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Template:mIRC Guide Regular expressions, from here on referred to as regex, can be used to perform complicated pattern matching operations. Users should already be familiar with, and comfortable using, Regular expressions at this point. The Regular Expressions page contains more detailed information for users who are new to regex.

General Information

mIRC uses the PCRE library to implement regex with the following options enabled:

  • --enable-utf8
  • --enable-unicode-properties
  • --with-match-limit - around 1,000,000
  • --with-match-limit-recursion - 999

mIRC also has two custom modifiers for regex:

  • S - Strips control codes from the input before matching (not supported by $hfind).
  • g - Performs global matches: after one match has been found, mIRC tries to match again from the current position.

Note: mIRC remembers up to 50 regex matches. However, after 50 matches have been filled, the first match is overwritten. It is very important to keep this 50 match limitation in mind when comparing large quantities of regex.

Regex Identifiers

The four main identifiers, $regex, $regsub, $regml, and $regsubex, can take an optional Name as a parameter. This name can be used to reference the regex comparison later. If a name is not specified, mIRC uses a default one.



The sample above performs a regular expression match, which returns the number of matches found. If any errors are detected, a negative value is returned (-8 if you reach the maximum number of matches allowed, or -21 if you read the maximum number of recursions allowed).



mIRC remembers up to 32 entires of captured text; this is known as back-reference. $regml can be used in order to return the Nth back-reference. As with all other aspects of mIRC fetch identifiers, if 0 is specified as the Nth reference, then the total number of matching references is returned.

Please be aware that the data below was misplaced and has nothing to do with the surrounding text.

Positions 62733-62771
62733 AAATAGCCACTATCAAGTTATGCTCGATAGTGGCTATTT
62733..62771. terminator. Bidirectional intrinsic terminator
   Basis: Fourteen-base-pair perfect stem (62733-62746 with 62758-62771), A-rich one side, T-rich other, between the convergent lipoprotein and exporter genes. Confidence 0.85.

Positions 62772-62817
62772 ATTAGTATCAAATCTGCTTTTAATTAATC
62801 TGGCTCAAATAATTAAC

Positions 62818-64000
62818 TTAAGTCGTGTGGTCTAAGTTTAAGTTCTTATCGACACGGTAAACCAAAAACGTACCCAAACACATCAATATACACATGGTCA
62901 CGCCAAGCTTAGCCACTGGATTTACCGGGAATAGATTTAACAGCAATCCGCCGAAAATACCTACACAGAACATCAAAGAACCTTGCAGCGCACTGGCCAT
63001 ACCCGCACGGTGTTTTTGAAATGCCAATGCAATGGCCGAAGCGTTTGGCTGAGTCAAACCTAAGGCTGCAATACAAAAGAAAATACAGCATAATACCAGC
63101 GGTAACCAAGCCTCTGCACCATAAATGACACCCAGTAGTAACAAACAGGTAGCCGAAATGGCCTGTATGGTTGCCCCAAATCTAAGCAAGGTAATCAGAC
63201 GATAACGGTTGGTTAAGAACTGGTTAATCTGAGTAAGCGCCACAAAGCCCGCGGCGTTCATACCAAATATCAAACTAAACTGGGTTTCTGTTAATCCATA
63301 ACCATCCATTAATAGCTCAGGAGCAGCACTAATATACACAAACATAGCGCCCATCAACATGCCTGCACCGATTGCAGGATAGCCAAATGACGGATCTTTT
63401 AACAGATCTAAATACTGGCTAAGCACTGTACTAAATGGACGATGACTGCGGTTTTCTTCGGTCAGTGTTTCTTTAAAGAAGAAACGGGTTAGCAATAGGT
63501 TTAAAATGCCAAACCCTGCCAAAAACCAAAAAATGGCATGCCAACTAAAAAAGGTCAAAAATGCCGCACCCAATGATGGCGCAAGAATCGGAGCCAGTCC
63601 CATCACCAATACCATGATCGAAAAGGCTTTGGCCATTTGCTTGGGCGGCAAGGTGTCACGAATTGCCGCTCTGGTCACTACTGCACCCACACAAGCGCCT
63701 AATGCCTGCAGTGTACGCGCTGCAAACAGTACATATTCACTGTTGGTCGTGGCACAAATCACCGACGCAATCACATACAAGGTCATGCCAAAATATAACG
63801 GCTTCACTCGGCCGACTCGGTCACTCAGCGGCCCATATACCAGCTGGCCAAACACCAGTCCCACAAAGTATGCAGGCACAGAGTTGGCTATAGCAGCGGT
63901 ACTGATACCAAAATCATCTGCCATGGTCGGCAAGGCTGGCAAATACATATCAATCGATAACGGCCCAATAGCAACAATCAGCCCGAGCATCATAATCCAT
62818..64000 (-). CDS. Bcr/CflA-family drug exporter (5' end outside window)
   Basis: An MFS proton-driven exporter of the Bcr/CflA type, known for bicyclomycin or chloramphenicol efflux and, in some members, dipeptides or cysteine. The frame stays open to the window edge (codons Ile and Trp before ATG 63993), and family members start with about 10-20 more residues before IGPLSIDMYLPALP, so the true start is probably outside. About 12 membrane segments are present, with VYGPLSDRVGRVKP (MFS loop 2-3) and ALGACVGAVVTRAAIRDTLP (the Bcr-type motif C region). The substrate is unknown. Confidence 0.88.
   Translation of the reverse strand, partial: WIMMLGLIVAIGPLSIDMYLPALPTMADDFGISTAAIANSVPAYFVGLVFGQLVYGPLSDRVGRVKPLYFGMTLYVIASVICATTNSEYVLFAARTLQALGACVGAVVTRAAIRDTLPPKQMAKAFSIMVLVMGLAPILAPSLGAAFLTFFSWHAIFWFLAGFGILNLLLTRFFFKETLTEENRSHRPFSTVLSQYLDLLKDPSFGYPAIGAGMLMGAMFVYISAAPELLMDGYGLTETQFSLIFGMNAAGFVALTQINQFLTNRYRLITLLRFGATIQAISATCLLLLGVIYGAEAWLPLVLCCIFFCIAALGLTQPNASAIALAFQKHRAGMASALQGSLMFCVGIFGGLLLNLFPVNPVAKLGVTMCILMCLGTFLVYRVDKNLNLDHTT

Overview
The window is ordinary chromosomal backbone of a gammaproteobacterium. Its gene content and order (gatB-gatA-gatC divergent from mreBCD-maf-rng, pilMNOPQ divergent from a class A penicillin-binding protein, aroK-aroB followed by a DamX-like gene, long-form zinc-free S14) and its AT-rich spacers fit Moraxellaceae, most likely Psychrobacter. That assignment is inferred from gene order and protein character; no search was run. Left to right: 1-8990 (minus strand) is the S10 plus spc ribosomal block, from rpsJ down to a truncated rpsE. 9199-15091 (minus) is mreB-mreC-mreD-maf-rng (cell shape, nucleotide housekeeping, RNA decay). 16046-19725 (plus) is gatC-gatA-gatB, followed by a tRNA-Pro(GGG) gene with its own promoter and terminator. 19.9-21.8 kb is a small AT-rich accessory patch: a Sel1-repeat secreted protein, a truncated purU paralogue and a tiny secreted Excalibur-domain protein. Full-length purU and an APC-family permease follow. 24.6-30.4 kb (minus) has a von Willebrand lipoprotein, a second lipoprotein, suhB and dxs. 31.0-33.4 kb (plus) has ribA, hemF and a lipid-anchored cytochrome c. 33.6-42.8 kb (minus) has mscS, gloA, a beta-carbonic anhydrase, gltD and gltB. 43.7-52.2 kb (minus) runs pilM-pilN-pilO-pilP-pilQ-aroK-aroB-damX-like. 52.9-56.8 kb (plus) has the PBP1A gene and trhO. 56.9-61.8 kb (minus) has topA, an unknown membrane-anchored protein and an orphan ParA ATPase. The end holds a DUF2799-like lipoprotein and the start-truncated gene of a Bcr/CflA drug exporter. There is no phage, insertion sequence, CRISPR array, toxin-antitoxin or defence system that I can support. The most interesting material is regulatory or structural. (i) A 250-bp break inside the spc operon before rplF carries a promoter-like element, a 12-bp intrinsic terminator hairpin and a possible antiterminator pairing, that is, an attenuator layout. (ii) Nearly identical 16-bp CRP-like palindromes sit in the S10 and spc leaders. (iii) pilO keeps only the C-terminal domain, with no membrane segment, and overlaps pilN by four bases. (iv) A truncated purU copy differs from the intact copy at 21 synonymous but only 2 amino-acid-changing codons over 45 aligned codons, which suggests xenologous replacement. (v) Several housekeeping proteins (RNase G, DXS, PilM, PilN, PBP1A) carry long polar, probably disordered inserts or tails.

$regml also has a .pos property, which returns the position within the input where the capture occurred.

Below is an example of a regular expression, using name as the optional [Name] property, and then using $regml to reference the match(es):

//noop $regex(name,test,/[es]/g) | echo -a $regml(name,0) : $regml(name,1) -- $regml(name,2)



Performs a regular expression match, like $regex, and then performs a substitution using <subtext>.

The example below returns the total number of substitutions made, and assigns the result(s) to <%varname>:

//noop $regsub(name,test,/([es])/g,t) | echo -a $regml(name,0) : $regml(name,1) -- $regml(name,2)



$regsubex is a more modern version of $regsub, in that it performs the match, then the substitution, and finally returns the result of the substitution.

This time, <subtext> is evaluated during substitution. <subtext> can also be an identifier.

Special markers can be used within <subtext> as well. Below is the list of these markers:

  • \0 - Returns the number of matches.
  • \n - Returns the current match number.
  • \t - Returns the current match text (same as $regml(\n)).
  • \a - Returns all matching items.
  • \A - Returns a non-spaced version of \a.
  • \1 \2 \N ... - Returns the Nth back-reference for the current match.

Important Notes

The main steps when mIRC evaluates an identifier are: